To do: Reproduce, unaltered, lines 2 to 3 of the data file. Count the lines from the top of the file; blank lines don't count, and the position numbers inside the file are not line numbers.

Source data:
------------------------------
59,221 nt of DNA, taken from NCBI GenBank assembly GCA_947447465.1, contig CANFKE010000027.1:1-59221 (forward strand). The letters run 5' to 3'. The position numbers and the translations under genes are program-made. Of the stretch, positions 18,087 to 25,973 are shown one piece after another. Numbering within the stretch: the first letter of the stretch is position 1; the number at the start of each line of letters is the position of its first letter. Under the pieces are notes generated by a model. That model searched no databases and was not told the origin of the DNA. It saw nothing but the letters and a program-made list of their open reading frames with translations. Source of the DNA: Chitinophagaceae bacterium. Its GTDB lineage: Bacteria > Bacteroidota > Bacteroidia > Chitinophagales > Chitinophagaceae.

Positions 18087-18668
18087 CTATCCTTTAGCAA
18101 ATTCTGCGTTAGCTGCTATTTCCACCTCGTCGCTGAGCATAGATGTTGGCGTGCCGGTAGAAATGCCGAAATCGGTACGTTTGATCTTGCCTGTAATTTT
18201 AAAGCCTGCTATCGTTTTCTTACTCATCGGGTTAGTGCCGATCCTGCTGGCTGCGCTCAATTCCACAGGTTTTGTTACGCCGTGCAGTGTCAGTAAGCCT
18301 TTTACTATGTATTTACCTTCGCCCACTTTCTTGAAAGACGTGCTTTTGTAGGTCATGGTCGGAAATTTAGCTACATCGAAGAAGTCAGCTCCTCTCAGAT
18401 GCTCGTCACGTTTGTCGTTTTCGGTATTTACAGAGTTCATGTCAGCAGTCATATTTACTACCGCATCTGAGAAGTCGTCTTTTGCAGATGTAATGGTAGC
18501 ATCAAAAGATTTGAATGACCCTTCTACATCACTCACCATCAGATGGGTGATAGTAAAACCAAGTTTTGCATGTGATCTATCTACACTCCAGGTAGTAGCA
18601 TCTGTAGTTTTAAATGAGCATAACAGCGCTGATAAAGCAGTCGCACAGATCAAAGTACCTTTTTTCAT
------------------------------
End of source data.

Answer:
Positions 18087-18668
18087 CTATCCTTTAGCAA